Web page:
After they wake up her dad, he takes his daughter out to the park to play before school.  Her mom has already gone to work on her computer in the back room of their apartment.  Another very developmentally appropriate thing about the narrator is her love of detail.  They don't just head off to school, they "walk past the store with the toy mouse you can ride for a quarter."  If you know any preschoolers, you are familiar with how long it takes them to recount something that has happened to them.  It is never straightforward and simple, the way busy adults prefer.  Instead their stories are embellished with all the details that they have noticed, all the details that are important to them.  And the details the little girl reports give color to her world.  When she and her mom stop at the library that evening, after swimming, she notes that it "has a stuffed duckling that's big enough to ride on.  There are shelves of scary grownup stories that spin around if you push them."  These are the details that make up our lives and that Jenkins celebrates here.

The day has many components to it - the morning routine, the school day, the afternoon (books, nap, swimming), and evening.  Sometimes the little girl notes where things are the same as every other day of the week - she lists out the school day schedule and then comments "Which  is the same on Wednesdays as any other day."  Or sometimes she explains what's different about Wednesdays: "What happens on Wednesdays is Daddy comes home early."  The routine is predictable but still has some flexibility in it.  "I put Band-Aids on Looga, my stuffed elephant or I make a puppet show, or I build a swimming pool of blocks, or I go through the laundry and try on grown-up clothes.  It is different every Wednesday." The other thing this daily routine helps the little girl manage is what is expected of her.  She knows that in the above quote, she is playing by herself while her mother cooks her dinner.  She must come up with a way to keep herself occupied until dinner is ready.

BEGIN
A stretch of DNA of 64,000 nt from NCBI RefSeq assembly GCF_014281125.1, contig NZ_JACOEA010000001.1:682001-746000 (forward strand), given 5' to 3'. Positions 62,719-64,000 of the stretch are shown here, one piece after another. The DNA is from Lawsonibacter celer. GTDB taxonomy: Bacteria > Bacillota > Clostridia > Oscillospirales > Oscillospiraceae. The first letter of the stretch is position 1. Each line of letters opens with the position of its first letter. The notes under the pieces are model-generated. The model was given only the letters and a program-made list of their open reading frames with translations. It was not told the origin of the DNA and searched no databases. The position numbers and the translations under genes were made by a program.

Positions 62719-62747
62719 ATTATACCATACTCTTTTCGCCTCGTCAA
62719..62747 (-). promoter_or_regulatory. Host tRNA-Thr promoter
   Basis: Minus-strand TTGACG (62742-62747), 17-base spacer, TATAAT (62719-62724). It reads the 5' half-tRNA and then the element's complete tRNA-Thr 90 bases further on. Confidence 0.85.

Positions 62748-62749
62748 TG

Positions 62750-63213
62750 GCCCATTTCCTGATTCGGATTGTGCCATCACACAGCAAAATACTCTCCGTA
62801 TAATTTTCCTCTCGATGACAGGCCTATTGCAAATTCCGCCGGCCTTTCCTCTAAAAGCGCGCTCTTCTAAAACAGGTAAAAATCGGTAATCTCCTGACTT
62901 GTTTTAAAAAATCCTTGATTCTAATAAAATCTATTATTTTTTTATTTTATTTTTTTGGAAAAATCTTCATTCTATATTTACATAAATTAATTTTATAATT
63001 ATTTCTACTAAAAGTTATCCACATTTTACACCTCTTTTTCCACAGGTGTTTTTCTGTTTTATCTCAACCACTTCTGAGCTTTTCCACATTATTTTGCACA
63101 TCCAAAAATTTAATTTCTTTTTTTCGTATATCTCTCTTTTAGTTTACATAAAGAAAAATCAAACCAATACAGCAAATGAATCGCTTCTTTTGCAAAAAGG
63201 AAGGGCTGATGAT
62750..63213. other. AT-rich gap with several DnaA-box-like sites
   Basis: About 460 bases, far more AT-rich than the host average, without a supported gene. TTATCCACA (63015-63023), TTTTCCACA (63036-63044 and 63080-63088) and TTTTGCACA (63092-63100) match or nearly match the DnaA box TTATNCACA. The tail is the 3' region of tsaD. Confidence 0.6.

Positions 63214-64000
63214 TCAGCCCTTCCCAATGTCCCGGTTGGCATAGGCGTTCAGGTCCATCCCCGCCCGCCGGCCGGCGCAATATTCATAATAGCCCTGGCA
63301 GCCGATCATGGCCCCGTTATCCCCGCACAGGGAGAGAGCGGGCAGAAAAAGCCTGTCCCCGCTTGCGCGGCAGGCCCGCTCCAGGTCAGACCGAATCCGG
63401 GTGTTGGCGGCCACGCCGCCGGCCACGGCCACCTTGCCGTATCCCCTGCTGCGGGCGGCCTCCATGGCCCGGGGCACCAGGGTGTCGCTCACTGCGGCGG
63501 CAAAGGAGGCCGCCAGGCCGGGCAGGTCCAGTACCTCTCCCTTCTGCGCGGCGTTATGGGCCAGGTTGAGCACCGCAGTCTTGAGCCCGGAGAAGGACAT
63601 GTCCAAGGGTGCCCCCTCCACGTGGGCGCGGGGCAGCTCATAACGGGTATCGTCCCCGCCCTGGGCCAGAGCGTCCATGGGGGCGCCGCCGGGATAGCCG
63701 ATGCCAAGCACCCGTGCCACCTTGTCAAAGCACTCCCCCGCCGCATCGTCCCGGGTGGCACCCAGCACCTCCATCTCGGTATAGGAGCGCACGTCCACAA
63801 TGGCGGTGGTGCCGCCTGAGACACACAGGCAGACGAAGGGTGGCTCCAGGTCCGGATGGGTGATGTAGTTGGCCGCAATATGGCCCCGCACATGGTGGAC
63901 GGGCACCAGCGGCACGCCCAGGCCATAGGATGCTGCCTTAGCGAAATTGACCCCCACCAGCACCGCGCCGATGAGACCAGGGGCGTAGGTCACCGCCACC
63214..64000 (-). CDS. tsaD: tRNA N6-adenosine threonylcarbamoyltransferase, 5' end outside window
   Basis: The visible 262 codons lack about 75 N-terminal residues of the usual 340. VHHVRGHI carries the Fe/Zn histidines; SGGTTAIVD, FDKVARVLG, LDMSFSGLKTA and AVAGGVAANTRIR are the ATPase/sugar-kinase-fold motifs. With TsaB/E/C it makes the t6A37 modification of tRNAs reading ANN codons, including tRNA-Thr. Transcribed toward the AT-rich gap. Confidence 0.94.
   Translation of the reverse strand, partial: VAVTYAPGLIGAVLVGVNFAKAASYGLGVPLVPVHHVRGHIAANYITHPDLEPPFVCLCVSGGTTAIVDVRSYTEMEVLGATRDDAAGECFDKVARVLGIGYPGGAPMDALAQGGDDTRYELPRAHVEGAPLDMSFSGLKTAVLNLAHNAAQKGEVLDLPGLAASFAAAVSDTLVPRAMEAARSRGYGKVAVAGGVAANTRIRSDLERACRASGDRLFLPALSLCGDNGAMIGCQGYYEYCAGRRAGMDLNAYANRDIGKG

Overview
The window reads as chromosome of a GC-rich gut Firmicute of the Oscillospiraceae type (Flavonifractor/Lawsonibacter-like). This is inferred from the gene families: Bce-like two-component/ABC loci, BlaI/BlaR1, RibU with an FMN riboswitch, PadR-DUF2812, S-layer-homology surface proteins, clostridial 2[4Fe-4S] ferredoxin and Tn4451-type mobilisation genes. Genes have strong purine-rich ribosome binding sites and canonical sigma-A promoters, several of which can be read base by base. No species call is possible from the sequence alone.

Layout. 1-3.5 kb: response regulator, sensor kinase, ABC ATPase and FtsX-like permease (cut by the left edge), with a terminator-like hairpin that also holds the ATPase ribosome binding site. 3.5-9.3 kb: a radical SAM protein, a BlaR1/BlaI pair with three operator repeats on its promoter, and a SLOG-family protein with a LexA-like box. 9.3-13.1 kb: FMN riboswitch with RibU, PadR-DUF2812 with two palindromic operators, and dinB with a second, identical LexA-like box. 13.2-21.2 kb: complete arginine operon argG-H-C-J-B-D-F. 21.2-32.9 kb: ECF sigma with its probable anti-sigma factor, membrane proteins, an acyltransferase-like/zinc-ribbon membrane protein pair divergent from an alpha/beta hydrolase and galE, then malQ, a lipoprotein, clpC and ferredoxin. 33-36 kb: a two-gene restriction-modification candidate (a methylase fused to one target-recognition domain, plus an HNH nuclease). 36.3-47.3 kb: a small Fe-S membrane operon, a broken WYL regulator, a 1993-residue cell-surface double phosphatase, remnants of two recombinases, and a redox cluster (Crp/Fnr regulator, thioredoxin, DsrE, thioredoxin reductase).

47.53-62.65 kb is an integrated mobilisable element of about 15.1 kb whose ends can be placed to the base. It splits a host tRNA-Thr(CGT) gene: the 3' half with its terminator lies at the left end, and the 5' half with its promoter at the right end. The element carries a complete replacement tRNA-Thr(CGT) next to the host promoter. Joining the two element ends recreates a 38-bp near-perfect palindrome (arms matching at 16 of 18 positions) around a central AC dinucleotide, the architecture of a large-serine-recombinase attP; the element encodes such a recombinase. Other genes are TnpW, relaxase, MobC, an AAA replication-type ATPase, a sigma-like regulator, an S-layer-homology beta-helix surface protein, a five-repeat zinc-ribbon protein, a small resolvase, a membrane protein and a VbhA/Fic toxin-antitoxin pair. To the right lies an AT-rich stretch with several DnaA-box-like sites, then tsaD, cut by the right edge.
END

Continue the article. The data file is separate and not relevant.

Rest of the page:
I noticed too that the parents are depicted having a very easy teamwork.  They often tag team in caring for their daughter.  I'm sure the handoff isn't always as seamless as it seems here, but while her mom gets up with her, her dad does school drop-off.  Her mom spends the afternoon with her and then her dad puts her in the bath after dinner.  "And what happens on Wednesdays is I can pick who puts me to bed.  So I pick Daddy."  The routine is very tied to her parents.  The book has a cozy feeling of family love in it - they are focused on their little girl's needs, but there are still other things going on.  They make dinner, return library books, empty the dishwasher - all those "other" tasks that need to be completed.

Lauren Castillo's illustrations for this story suit it perfectly.  Readers can look at any page and know exactly what's going on, even if their family doesn't look the same.  The routines depicted here are universal and comforting.  And the illustrations are packed full of the details the narrator finds so important.  There is the mom getting her daughter out of bed, still in her own pajamas.  Once the little girl pulls her dad out of bed, they go down to pick up the newspaper.  The dad is sporting mismatched pajamas and slippers as they head back up.   While the mom gets dressed and tidies up, the dad stays rumpled and unshaven all day (although he does change out of his pajamas!).  The illustrations work perfectly with the text to create that feeling of real, authentic family life.

While Wednesday isn't a special day - not a holiday or a day to be celebrated - it is a day full of love.  It is every day and yet it's a day that will be documented and remembered thanks to this lovely story.  I love the celebration of family life - it was comforting to the girls and to me as a parent.  It's a great choice for a Wednesday night or any other night for that matter.

What Happens on Wednesdays. Emily Jenkins; pictures by Lauren Castillo.  Frances Foster Books: Farrar, Straus and Giroux, 2007.

borrowed from Lewis & Clark Library